Literature

Silencing Devils: The Wisdom of Koestler and Kierkegaard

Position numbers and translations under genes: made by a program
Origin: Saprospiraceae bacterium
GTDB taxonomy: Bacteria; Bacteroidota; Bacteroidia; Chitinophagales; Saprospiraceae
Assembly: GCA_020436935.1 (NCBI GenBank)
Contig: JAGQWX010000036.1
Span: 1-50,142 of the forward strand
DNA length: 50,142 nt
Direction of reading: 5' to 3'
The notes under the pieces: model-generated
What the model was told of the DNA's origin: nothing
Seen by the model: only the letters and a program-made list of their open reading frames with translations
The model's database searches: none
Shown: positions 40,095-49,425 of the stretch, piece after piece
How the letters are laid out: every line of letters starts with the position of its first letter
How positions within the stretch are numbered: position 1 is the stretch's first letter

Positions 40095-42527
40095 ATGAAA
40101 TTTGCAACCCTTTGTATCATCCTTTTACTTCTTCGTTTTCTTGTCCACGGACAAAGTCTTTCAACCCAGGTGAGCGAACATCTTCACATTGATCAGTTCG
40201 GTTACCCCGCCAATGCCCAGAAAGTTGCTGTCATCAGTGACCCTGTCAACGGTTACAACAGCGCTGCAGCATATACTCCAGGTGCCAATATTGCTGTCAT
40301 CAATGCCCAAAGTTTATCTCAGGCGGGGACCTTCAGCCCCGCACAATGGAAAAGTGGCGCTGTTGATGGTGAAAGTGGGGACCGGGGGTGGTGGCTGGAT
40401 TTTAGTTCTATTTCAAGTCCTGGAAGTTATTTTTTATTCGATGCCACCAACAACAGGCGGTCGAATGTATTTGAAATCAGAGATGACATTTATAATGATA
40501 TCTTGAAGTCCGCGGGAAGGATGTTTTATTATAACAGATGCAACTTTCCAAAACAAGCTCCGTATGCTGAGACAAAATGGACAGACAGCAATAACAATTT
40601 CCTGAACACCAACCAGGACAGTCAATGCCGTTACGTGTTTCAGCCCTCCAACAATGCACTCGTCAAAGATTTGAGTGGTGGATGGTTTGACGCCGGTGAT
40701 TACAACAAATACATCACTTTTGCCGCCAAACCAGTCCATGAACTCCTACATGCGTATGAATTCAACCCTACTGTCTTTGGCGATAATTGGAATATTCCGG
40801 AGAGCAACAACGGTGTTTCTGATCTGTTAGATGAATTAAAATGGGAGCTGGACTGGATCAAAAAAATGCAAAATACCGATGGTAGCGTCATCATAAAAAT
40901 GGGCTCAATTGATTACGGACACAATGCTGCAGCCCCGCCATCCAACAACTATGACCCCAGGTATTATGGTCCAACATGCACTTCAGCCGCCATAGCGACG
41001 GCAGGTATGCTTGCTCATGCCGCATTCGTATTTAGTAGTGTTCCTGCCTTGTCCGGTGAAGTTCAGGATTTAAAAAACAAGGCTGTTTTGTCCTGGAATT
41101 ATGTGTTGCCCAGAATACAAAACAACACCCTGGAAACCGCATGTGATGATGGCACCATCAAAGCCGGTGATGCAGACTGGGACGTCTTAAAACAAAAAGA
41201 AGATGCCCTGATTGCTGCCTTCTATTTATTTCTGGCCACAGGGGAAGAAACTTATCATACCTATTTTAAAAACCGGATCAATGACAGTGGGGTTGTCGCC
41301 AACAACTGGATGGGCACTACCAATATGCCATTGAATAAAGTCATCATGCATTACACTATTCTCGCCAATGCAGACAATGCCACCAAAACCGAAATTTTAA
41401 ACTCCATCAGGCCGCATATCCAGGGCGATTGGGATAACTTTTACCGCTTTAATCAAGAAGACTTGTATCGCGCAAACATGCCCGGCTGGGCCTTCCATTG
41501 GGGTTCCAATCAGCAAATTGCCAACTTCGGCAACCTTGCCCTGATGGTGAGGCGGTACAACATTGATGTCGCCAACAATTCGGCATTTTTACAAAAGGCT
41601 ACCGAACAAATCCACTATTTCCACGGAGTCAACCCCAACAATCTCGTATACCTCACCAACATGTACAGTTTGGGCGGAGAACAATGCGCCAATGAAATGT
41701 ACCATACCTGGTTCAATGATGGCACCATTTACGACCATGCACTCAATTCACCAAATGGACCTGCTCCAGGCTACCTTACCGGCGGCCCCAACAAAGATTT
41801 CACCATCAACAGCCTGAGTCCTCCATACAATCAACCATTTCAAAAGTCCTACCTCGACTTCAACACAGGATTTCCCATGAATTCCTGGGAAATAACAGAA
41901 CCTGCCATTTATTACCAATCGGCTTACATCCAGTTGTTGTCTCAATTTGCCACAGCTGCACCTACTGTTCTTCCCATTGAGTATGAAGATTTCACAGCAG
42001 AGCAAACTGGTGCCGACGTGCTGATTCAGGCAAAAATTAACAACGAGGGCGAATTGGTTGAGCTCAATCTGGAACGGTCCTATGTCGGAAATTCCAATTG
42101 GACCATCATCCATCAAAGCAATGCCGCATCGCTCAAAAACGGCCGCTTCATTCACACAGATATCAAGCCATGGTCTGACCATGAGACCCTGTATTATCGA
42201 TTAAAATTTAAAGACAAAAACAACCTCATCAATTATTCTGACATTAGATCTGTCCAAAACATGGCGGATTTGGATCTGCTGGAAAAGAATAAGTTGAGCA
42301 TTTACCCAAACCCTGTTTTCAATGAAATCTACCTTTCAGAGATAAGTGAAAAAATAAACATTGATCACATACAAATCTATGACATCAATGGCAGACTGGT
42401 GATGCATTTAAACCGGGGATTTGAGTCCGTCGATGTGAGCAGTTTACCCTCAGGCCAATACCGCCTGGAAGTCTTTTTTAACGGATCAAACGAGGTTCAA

Arthur Koestler’s 1940 novel Darkness at Noon is a masterpiece. Although its inspiration—via revulsion—was Stalin’s purges of the mid-to-late 1930s, the book’s story, relevance and interest still resonate. The action takes place in a snow-bound prison where political criminals—revisionists, Old Revolutionaries, independent thinkers and those whose careless words revealed bourgeois or subversive tendencies—are first interrogated before being condemned to another prison or shot. The main character, Rubashov, is a senior, long-serving Party member—a decorated hero of the revolution—who imprudently conjectured in conversation with a colleague that removing No.1 (the ruling dictator) might restore the purity of the revolution. Arrested, locked…

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